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Title: The environment in Tanzania as a source of Mycobacterium tuberculosis complex and diversity analysis of the slow growing mycobacteria
Author: Hung, Ju-Jiun
ISNI:       0000 0004 5371 2060
Awarding Body: University of Warwick
Current Institution: University of Warwick
Date of Award: 2015
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Tuberculosis (TB) is the most prevalent infectious human disease and health burden worldwide. There are over eight million incident cases of TB and this has caused more than one million deaths globally. In addition, bovine Tuberculosis (bTB) has become widespread with the disease endemic in most African countries, including Tanzania. For this reason, detection and treatment for the two causal agents Mycobacterium tuberculosis (Mtb) and Mycobacterium bovis (Mb) has become a priority in Tanzania. Other slow growing mycobacteria (SGM) are also responsible for respiratory disease in humans and animals. This project focuses on the environment as a potential reservoir of Mtb, Mb and other SGM by comparison of samples from different sites and use of case controls which can help to establish if shedding correlates with disease and indeed can be a potential source of continuing infection. In this study, IMC-qPCR and different specific primers RD4 scar and RD9 were developed to detect and quantify Mtb and Mb in a range of environmental samples taken during the dry and wet season from villages in Tanzania. Mtb and Mb were both detected in cattle faecal samples taken from animals kept by the same household. For the SGM prevalence and diversity specific primers were used for oligotyping following deep sequence analysis by pyrosequencing of amplicons. The oligotyping result matched the identification of bacterial species in cattle lesion and wildlife tissue. The higher prevalence of Mtb was detected from households with TB patients compared to control households. This work is part of a collaboration with UCD and USF in USA and SUA in Tanzania so data on infection status of human and animal populations will be made available following approvals then compared with environmental reservoirs.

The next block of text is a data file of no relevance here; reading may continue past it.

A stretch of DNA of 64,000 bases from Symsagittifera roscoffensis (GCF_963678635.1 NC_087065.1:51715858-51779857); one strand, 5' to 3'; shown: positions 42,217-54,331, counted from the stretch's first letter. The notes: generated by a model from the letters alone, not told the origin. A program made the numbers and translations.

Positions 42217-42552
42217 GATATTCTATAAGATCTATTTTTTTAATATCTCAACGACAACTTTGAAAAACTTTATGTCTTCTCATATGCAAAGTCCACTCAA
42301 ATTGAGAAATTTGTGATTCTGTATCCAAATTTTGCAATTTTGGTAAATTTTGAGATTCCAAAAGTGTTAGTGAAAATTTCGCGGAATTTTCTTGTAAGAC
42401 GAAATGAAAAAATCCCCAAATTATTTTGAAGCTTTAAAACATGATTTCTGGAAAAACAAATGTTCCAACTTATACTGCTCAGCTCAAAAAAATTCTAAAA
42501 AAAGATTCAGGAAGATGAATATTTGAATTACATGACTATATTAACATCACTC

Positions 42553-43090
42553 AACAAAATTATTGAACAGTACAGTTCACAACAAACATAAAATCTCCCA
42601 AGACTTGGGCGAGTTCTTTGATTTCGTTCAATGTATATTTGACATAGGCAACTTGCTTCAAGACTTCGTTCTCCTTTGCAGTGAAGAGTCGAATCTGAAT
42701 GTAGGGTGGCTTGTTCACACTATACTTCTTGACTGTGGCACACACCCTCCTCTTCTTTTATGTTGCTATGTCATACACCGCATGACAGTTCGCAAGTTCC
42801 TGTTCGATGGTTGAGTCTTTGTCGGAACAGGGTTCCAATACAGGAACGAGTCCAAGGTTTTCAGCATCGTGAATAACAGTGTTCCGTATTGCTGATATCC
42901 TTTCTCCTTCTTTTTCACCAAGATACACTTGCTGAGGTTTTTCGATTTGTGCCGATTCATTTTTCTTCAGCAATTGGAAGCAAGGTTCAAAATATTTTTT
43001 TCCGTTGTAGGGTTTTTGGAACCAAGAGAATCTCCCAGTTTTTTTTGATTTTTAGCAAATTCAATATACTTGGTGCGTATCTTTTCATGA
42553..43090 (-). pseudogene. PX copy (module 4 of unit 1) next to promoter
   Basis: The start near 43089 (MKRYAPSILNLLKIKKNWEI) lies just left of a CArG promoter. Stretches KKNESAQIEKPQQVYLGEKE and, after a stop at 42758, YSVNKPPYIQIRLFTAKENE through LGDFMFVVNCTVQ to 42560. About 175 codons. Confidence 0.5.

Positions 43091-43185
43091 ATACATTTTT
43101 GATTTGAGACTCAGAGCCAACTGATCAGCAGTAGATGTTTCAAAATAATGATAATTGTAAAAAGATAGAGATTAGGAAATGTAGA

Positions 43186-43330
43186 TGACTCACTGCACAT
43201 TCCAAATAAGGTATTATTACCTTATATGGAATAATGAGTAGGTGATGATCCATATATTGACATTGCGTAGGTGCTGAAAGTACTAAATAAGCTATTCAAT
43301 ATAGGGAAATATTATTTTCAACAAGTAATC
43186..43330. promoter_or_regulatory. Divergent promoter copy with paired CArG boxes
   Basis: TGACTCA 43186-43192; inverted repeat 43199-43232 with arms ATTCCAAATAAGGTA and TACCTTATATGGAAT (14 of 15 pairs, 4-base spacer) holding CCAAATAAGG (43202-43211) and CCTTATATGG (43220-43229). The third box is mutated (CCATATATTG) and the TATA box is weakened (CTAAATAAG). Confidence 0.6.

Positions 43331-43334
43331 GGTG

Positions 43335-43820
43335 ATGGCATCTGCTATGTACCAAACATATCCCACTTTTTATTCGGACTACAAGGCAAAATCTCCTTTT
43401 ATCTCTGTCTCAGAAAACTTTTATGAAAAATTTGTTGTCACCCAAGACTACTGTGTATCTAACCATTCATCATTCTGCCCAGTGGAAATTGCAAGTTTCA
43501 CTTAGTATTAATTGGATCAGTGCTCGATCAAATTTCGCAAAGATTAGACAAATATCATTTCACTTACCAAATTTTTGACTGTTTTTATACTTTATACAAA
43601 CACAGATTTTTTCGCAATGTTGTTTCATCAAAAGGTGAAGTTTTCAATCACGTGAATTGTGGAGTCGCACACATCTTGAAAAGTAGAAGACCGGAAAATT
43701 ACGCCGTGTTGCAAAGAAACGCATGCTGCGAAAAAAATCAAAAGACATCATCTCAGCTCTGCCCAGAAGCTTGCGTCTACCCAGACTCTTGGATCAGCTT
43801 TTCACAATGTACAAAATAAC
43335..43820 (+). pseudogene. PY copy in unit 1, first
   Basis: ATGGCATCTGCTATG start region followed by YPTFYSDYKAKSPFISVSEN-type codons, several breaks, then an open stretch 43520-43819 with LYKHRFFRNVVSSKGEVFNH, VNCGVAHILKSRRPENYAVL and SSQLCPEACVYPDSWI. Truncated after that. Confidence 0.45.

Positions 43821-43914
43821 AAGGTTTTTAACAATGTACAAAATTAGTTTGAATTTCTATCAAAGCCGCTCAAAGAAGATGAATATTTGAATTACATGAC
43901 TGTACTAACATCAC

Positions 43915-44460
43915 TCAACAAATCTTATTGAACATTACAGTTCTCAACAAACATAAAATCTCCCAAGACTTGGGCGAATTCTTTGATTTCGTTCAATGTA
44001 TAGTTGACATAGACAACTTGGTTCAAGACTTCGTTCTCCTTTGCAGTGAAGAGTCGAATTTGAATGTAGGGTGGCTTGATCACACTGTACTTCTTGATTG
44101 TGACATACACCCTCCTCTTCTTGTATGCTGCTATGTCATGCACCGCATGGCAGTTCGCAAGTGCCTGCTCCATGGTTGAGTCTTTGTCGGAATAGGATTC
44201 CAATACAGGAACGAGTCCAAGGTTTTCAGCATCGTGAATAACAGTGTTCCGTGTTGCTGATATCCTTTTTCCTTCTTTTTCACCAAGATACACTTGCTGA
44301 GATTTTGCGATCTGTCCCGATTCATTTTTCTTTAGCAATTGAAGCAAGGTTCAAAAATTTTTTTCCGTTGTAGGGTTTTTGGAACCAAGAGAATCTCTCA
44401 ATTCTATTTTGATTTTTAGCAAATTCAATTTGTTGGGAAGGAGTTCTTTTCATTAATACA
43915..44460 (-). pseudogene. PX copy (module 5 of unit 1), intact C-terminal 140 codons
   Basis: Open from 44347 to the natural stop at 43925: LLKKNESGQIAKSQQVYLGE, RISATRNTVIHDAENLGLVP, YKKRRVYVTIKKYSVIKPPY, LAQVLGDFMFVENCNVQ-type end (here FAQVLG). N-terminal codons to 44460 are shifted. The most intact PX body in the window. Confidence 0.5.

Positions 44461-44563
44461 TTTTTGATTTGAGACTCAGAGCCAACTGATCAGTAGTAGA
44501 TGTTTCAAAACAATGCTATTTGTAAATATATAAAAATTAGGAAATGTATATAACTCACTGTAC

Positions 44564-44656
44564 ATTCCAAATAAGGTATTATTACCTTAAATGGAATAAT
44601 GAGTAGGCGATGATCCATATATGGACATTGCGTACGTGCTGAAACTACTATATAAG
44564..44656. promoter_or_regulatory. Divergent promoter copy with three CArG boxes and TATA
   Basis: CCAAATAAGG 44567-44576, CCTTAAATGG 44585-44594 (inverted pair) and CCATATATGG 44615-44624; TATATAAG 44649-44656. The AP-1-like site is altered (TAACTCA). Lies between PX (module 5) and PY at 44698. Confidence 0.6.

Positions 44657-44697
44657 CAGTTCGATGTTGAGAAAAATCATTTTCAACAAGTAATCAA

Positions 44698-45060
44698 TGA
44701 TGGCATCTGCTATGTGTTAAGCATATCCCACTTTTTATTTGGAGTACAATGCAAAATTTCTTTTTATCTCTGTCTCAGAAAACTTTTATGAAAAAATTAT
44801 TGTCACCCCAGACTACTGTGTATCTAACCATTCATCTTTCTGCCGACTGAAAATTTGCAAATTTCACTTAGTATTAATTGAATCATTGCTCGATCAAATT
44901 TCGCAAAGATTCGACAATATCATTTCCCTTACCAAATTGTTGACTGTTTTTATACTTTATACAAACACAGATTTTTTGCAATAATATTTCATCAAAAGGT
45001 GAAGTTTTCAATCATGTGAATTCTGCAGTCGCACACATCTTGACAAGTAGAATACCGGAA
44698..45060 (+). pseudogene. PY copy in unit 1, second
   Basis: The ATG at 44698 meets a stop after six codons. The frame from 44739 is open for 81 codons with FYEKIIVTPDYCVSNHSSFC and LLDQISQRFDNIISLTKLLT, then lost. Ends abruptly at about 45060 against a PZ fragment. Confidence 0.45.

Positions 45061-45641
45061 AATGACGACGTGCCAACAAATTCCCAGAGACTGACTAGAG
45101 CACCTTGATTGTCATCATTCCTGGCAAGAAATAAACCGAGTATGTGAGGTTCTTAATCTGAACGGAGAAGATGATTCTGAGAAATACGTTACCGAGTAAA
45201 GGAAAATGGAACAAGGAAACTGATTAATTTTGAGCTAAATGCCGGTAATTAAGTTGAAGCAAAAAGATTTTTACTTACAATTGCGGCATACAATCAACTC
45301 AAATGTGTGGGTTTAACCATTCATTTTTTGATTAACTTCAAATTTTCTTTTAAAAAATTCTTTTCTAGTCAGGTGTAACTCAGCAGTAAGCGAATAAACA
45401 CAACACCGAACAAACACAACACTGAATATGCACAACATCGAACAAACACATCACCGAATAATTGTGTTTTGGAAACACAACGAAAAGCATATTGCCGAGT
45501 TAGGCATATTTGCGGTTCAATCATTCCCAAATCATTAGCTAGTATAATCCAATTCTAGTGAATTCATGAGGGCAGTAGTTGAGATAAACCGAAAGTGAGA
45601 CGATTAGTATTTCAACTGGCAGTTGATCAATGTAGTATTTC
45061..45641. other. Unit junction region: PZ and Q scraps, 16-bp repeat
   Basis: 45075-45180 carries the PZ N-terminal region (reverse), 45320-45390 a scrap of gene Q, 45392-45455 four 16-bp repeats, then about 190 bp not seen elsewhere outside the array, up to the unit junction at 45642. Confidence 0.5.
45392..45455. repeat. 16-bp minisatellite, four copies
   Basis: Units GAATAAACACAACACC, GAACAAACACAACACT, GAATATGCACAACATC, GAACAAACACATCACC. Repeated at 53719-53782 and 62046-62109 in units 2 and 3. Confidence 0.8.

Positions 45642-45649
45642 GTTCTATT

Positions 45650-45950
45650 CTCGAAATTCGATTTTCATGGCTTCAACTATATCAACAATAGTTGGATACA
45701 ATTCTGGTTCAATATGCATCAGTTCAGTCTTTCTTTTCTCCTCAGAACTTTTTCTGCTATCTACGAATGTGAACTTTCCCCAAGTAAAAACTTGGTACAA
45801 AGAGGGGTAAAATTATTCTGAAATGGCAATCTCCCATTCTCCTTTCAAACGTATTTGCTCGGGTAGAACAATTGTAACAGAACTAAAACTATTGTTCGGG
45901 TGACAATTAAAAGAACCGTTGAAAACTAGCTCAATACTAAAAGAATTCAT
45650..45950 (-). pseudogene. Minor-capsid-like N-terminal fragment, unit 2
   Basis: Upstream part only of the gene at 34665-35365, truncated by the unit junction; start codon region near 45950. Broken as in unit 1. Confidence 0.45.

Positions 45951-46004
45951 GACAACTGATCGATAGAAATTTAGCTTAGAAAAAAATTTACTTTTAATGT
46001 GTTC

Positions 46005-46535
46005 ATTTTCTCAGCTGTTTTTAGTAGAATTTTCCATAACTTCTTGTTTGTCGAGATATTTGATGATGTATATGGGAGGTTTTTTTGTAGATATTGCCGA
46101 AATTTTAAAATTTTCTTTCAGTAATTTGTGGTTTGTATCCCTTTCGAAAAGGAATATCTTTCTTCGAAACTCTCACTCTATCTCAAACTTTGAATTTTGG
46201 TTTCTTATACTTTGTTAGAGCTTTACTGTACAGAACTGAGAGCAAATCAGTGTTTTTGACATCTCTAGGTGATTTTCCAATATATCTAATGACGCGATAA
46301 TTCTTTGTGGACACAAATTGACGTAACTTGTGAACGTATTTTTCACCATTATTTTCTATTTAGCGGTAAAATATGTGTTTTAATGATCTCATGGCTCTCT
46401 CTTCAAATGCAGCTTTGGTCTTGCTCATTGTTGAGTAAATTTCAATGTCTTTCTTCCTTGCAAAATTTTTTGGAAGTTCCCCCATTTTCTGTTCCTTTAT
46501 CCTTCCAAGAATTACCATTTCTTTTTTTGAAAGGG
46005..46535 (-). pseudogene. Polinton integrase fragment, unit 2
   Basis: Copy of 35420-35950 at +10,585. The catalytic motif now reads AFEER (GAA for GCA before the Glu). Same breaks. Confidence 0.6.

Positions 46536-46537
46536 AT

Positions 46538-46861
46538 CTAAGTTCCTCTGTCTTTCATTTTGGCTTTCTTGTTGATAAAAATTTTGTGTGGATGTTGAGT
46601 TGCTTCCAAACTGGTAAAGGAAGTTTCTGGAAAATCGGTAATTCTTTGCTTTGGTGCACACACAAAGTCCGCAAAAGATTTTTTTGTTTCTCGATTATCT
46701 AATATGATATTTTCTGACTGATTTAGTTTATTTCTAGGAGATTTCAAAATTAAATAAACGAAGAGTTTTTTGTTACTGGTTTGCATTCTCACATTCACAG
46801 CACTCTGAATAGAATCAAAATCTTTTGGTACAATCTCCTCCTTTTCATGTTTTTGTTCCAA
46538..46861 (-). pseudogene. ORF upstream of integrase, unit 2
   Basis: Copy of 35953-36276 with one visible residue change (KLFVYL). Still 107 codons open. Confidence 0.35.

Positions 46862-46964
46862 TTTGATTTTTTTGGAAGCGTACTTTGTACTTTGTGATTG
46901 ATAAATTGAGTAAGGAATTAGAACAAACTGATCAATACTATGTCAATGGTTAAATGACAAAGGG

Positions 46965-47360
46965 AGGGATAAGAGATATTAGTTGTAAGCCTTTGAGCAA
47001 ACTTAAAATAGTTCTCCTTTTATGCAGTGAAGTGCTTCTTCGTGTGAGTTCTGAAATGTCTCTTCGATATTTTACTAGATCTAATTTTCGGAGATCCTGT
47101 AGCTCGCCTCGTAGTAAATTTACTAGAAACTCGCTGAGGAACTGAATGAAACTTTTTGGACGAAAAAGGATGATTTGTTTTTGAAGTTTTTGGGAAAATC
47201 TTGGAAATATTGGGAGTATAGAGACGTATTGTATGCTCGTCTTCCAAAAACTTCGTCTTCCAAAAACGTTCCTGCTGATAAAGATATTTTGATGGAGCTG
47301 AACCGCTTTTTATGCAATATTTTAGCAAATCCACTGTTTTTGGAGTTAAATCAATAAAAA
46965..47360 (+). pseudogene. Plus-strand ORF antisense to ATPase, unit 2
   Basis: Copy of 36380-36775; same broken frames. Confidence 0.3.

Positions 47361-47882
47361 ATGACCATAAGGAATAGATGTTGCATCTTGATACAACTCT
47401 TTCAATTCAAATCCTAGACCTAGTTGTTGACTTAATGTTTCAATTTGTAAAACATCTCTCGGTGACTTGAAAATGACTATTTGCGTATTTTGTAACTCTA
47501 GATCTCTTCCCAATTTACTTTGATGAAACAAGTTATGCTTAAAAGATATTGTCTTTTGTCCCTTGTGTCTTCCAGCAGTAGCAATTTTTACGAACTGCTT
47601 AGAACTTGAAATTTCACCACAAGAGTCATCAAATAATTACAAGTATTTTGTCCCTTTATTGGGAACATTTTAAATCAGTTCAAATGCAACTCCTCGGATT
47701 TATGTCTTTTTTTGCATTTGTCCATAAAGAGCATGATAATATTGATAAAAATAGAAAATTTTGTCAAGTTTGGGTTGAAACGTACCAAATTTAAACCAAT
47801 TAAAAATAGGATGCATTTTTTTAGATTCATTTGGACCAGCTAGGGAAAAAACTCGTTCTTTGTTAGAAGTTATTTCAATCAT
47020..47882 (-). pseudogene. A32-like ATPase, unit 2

Supervisor: Not available Sponsor: Not available
Qualification Name: Thesis (Ph.D.) Qualification Level: Doctoral
EThOS ID:  DOI: Not available
Keywords: RC Internal medicine